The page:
Back in 2015, Carl Richards made a bit of a stir in the financial planning community when he published his book, “The One-Page Financial Plan”, which suggested that most important aspects of a full financial plan could (and should) be delivered to clients on a single page (effectively a form of executive summary). The appeal of this approach was offering a useful and easy-to-produce deliverable for clients (that could be updated on an ongoing basis to account for the fact that conditions and circumstances are in constant flux), and more generally was a way to reframe the concept of the ‘full’ financial plan by drilling down to just the most actionable points of advice (which is all the client really ‘needs’ to implement in the end anyway). Yet if advisors are really going to encapsulate their entire recommendations into a single-page financial plan, the question arises: can financial advisors really get away with eschewing a full financial plan, and if most clients never read the full plan after it’s presented anyway what is the real purpose of producing the financial plan in the first place?
In our 63rd episode of Kitces & Carl, Michael Kitces and client communication expert Carl Richards discuss the origin story of the one-page financial plan, the key elements of a good one-page financial plan, and why it’s not meant to be a replacement for a full financial plan (which then exists as a form of “technical appendix” to provide in-depth support to validate the one-page summary), but instead, act as an executive summary of the full plan as well a reference-point that advisors and clients can use when making decisions.
As a starting point, it’s important to understand that the full financial plan is incredibly important. The breadth and depth of the work that financial planners do cannot fit on one page. But it’s equally important to acknowledge that the full financial plan becomes ‘outdated’ the instant that a client walks out of the presentation meeting, and in the end, most clients simply can’t absorb the full extent of numbers and details that are encapsulated in a comprehensive financial plan (which really functions more as support calculations to ‘prove’ that the recommendation itself is technically accurate).
Accordingly, one approach to address the full financial plans that some financial planners have adopted is to also include an executive summary, or, one-page financial plan, that is meant to provide not only a quick reference that advisors and clients to use as a guidepost, but as a living document that is easily updated as life happens and things evolve. Beyond which the entire remainder of the financial plan serves as a “technical appendix” for that executive summary.
While various planners have adapted these one-page plans to fit their needs, items that are commonly found on such a document include: a Statement Of Financial Purpose, which acts as a sort of guiding star, or overarching “Why”; a list of goals, which can be listed in such a way that prioritizes those goals which carry the least desirable outcome if not achieved; and finally, a list of the things that need to happen over the next 90 days. Put another way, the one-page plan summarizes the Why, What, and How of the larger plan, and is a tangible deliverable that advisors and clients can use as a yardstick against which financial decisions can be measured and that can (and should) be regularly updated as action items are completed and goals are achieved (or get shifted).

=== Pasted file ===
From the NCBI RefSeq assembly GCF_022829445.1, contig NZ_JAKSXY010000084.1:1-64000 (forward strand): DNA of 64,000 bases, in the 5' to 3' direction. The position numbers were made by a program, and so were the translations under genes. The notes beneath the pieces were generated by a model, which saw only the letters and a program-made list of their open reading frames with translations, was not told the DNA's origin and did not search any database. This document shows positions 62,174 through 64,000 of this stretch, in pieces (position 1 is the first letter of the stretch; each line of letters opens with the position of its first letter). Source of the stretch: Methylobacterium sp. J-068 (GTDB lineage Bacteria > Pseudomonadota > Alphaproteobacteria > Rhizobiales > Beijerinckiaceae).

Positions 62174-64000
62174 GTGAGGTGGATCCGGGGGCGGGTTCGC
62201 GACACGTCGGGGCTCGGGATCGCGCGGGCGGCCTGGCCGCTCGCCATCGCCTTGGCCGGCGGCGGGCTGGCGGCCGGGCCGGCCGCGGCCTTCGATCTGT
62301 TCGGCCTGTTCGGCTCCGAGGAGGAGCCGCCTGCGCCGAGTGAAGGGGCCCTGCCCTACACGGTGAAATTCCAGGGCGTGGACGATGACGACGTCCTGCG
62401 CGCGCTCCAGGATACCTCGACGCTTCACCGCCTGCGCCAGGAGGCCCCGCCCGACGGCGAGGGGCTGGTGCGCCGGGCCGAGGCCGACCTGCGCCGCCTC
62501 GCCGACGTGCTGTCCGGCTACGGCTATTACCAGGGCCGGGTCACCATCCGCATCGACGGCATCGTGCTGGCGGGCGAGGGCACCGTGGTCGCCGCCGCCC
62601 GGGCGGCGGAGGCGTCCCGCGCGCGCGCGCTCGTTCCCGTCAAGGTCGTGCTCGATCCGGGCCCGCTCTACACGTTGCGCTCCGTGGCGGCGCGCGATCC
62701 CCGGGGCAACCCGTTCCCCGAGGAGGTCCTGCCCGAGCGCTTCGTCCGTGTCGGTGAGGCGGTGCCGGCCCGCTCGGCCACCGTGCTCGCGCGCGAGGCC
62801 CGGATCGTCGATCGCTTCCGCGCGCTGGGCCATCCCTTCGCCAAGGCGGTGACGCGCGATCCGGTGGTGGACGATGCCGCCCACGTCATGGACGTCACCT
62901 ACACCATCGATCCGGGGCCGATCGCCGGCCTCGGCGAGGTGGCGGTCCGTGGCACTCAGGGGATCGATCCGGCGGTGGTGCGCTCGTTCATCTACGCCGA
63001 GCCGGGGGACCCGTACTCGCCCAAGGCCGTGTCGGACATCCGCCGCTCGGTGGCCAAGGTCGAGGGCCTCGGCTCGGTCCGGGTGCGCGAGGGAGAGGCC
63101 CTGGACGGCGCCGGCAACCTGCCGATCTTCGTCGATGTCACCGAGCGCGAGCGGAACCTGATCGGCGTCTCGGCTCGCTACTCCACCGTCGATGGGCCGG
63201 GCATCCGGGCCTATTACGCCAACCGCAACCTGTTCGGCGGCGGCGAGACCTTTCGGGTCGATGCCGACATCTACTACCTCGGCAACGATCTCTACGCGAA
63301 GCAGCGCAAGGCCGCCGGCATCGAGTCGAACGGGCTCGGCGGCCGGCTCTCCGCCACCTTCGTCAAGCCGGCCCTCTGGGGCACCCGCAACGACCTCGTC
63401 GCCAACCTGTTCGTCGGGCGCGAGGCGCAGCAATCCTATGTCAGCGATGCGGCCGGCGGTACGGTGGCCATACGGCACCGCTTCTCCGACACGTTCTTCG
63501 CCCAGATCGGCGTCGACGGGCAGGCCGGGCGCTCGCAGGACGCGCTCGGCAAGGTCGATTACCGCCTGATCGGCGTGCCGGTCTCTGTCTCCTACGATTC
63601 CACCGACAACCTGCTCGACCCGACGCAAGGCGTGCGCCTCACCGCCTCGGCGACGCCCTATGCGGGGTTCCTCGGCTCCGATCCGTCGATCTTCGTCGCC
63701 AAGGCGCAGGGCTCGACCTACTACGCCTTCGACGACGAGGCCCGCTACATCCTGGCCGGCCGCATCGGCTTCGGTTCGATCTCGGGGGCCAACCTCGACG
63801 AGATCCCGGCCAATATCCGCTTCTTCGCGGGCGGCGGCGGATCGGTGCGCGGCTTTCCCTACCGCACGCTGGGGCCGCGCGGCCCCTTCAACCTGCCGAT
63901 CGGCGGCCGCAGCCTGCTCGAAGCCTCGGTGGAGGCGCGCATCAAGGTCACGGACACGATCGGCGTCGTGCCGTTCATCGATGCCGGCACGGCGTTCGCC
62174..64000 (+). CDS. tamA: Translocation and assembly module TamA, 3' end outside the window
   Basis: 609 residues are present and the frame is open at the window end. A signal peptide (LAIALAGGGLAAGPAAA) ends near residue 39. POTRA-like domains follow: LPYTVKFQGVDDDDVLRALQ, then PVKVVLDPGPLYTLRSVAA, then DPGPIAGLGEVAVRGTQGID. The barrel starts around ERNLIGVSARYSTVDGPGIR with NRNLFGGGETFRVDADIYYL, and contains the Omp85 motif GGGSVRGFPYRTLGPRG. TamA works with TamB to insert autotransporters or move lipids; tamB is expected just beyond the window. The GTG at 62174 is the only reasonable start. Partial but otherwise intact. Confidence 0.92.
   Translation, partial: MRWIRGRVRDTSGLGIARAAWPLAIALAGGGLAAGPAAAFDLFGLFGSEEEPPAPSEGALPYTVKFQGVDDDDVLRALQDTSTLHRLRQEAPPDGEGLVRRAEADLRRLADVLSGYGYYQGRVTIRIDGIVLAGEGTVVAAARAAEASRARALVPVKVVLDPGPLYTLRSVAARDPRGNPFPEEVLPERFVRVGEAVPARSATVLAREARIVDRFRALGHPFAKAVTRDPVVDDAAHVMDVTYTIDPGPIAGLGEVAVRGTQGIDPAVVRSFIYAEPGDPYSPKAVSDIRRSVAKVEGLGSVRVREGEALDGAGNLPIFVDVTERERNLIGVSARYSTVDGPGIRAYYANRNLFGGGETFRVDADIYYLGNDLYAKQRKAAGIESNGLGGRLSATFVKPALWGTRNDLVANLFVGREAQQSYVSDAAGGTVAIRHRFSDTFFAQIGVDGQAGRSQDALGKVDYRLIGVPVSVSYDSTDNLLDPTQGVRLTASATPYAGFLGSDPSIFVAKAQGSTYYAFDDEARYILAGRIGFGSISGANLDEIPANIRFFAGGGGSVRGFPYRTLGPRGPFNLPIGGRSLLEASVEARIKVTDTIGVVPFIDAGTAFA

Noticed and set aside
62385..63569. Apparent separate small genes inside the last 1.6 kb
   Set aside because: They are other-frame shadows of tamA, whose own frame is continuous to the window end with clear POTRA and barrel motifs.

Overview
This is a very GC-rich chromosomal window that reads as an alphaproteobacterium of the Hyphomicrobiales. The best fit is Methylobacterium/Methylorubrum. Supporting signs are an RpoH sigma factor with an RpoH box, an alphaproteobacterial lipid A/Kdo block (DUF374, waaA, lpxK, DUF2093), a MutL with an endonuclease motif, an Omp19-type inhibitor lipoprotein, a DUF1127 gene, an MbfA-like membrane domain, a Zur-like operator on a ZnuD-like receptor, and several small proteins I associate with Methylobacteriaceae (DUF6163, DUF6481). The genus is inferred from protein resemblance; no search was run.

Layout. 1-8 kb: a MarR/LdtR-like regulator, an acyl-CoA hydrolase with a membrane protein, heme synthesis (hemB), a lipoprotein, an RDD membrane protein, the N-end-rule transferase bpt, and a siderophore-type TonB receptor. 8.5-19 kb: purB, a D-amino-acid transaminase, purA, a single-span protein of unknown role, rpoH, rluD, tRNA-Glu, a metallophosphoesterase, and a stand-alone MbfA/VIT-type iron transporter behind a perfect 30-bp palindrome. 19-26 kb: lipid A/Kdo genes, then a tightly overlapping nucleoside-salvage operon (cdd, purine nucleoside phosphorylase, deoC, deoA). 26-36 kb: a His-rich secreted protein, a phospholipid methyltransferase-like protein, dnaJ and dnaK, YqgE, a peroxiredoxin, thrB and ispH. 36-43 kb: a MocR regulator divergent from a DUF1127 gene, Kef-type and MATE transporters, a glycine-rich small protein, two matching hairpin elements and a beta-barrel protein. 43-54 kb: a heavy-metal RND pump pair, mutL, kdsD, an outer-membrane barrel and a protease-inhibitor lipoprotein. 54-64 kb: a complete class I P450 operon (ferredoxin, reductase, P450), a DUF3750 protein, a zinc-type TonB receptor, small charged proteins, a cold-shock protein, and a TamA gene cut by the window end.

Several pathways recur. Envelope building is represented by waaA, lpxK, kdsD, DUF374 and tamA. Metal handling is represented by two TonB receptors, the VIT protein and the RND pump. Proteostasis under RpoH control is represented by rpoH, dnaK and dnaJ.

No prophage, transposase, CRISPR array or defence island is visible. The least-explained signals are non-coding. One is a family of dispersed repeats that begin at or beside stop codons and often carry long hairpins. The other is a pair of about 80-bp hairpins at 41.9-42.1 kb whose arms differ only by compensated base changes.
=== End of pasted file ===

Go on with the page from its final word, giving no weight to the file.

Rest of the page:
Which, again, isn’t to say that the full plan doesn’t (or shouldn’t) have a place in the planning conversation. Rather, the action items on the one-page plan are necessarily the result of a rigorous analysis of the client’s situation to demonstrate that it is technically accurate. And while a relatively low percentage of clients have an interest in digging in to examine the nitty-gritty of how final recommendations are calculated, for newer advisors (in particular) who are still establishing their credibility, the full plan can act as an audit trail of sorts to not only show where “that number” came from, but as a tool to boost an advisor’s own confidence levels.
Ultimately, the key point is that one-page summaries of the most meaningful and actionable information in a financial plan (i.e., the Why, What, and How) can be a powerful tool that financial advisors can use both as a living document that can be regularly updated as “life happens” and as a filter through which advisors can help their clients navigate important financial decisions as they arise. Which, at the end of the day, acts as an executive summary of the valuable analysis in the full plan and as a way to keep advisors and clients focused on what matters most.